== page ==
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FDA Spells Out Who Can Use Rosiglitazone

Posted: Sunday, February 13, 2011

Rosiglitazone label updated to include elevated risk of cardiovascular events.

The US Food and Drug Administration (FDA) is notifying healthcare professionals and patients that information on the cardiovascular risks (including myocardial infarction) of rosiglitazone (Avandia) has been added to the physician labeling and patient Medication Guide. This information was first announced by FDA on September 23, 2010 as part of new restrictions for prescribing and use of this drug.

    * In addition to describing the cardiovascular risks, the drug labels have been revised to state that rosiglitazone and rosiglitazone-containing medicines should only be used:
          o In patients already being treated with these medicines
          o In patients whose blood sugar cannot be controlled with other anti-diabetic medicines and who, after consulting with their healthcare professional, do not wish to use pioglitazone-containing medicines (Actos, Actoplus Met, Actoplus Met XR, or Duetact).

On September 23, 2010, the FDA notified healthcare professionals and patients that it would significantly restrict the use of rosiglitazone to patients with Type 2 diabetes who cannot control their diabetes on other medications. These new restrictions are in response to data that suggest an elevated risk of cardiovascular events, such as myocardial infarction and stroke, in patients treated with rosiglitazone.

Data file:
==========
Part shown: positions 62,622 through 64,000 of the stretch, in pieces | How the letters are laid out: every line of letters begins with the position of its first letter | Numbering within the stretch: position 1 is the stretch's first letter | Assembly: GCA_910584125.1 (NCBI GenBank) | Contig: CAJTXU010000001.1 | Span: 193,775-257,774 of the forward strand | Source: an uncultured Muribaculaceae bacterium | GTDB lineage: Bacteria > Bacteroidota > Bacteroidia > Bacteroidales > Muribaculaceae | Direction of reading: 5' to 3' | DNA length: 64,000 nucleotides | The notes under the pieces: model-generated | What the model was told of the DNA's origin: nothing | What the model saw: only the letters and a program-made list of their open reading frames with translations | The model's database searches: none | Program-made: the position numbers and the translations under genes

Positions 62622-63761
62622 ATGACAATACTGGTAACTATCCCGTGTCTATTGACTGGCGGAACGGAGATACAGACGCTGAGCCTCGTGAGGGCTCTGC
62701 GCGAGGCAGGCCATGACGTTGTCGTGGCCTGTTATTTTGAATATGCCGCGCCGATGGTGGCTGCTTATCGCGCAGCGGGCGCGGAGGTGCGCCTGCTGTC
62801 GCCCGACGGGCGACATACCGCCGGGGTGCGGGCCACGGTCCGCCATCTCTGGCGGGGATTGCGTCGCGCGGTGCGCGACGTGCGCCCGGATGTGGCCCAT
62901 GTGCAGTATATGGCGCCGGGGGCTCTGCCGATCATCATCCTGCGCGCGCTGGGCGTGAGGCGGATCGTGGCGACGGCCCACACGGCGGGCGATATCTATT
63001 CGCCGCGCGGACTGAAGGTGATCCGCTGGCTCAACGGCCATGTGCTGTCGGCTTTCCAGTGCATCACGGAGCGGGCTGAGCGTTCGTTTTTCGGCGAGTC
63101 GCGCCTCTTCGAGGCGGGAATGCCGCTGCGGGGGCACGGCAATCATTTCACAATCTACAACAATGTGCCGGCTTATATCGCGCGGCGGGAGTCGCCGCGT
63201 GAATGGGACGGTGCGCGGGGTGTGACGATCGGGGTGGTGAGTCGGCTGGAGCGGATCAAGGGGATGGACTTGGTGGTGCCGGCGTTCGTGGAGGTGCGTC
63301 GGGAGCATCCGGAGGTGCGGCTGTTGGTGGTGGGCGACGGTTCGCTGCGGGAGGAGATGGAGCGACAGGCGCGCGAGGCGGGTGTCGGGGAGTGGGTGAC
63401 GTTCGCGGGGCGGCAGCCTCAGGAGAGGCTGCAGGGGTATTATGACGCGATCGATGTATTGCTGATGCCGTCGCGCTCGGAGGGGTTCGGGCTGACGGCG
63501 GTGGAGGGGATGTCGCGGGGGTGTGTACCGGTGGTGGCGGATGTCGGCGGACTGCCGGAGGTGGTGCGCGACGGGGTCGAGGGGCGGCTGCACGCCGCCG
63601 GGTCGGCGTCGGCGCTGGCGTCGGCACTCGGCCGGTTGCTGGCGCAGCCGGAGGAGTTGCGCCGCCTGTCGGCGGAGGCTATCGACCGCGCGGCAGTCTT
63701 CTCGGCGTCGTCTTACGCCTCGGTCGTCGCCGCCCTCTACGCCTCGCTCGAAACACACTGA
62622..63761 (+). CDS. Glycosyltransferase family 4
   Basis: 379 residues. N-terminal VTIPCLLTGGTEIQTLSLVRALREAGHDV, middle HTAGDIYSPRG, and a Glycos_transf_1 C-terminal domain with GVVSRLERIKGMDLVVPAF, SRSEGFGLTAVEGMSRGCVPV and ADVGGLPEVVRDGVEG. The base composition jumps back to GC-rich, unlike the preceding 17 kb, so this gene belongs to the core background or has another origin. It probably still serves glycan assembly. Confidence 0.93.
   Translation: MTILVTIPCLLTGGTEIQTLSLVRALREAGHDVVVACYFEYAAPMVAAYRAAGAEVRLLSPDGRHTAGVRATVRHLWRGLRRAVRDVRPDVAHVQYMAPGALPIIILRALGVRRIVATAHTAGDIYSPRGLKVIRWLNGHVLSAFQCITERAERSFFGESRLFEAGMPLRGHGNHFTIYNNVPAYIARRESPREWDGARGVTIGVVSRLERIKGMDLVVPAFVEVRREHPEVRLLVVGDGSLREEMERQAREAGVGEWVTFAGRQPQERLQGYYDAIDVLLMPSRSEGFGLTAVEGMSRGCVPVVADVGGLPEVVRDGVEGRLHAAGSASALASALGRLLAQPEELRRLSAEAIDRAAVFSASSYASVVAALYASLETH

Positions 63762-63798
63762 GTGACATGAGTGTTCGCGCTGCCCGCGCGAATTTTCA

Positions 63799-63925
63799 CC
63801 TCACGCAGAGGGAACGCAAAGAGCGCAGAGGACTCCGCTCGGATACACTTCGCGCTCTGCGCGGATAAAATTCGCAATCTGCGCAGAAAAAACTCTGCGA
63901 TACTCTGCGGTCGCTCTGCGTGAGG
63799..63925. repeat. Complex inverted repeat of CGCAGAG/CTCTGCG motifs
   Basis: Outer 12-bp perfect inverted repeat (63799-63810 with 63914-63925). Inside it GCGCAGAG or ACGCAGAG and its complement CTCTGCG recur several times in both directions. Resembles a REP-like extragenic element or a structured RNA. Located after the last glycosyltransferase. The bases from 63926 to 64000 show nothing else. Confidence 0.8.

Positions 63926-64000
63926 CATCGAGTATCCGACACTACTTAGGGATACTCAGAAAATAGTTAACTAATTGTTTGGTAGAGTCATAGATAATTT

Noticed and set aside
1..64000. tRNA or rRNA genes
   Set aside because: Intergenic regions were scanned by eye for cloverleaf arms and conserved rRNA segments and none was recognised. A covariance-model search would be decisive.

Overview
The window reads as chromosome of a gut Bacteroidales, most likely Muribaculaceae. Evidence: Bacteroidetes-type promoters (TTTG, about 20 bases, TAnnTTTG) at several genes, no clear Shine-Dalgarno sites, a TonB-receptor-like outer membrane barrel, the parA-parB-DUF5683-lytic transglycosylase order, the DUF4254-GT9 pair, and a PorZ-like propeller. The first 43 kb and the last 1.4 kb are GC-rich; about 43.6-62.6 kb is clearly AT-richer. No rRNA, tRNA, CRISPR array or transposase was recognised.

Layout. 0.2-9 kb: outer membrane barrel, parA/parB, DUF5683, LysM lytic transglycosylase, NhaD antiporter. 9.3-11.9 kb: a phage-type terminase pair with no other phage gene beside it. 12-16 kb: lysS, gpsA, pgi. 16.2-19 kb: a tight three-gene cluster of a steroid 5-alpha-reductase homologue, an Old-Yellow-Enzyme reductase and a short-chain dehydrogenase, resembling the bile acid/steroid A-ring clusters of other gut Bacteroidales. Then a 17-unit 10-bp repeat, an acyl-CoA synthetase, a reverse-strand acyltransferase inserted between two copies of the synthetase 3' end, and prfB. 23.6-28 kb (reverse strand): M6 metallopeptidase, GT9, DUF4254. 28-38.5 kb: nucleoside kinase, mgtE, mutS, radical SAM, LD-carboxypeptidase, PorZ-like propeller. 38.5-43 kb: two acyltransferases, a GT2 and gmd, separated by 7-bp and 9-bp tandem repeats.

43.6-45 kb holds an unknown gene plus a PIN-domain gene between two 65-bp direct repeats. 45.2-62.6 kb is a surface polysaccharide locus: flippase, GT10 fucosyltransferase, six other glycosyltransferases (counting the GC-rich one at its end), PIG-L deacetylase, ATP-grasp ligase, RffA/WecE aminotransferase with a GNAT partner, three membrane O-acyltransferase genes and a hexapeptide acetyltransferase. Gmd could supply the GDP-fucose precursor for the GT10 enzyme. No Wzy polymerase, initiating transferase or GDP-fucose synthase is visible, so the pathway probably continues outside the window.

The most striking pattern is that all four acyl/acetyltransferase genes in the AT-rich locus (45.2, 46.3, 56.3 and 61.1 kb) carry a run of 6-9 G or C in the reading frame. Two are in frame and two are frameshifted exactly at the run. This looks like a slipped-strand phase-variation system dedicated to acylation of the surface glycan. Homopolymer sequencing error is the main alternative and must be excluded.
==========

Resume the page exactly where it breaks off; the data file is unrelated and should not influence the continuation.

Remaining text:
The FDA will require that GSK develop a restricted access program for rosiglitazone under a risk evaluation and mitigation strategy (REMS). Under the REMS, rosiglitazone will be available to new patients only if they are unable to achieve glucose control on other medications and are unable to take pioglitazone (Actos). Current users of rosiglitazone who are benefiting from the drug will be able to continue using the medication if they choose to do so.

Doctors will have to attest to and document their patients' eligibility; patients will have to review statements describing the cardiovascular safety concerns associated with this drug, and acknowledge they understand the risks. The agency anticipates that the REMS will limit use of rosiglitazone significantly.

Healthcare professionals and patients are encouraged to report adverse events or side effects related to the use of these products to the FDA's MedWatch Safety Information and Adverse Event Reporting Program.

Source: http://www.diabetesincontrol.com/index.php?option=com_content&view=article&id=10489&catid=53&Itemid=8, US Food and Drug Administration.

 
 
 
 
 
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